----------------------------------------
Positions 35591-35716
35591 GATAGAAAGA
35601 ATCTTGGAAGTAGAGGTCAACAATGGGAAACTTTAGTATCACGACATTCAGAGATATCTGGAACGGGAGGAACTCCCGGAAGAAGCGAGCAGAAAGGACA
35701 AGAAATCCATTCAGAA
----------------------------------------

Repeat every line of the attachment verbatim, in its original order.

Positions 35591-35716
35591 GATAGAAAGA
35601 ATCTTGGAAGTAGAGGTCAACAATGGGAAACTTTAGTATCACGACATTCAGAGATATCTGGAACGGGAGGAACTCCCGGAAGAAGCGAGCAGAAAGGACA
35701 AGAAATCCATTCAGAA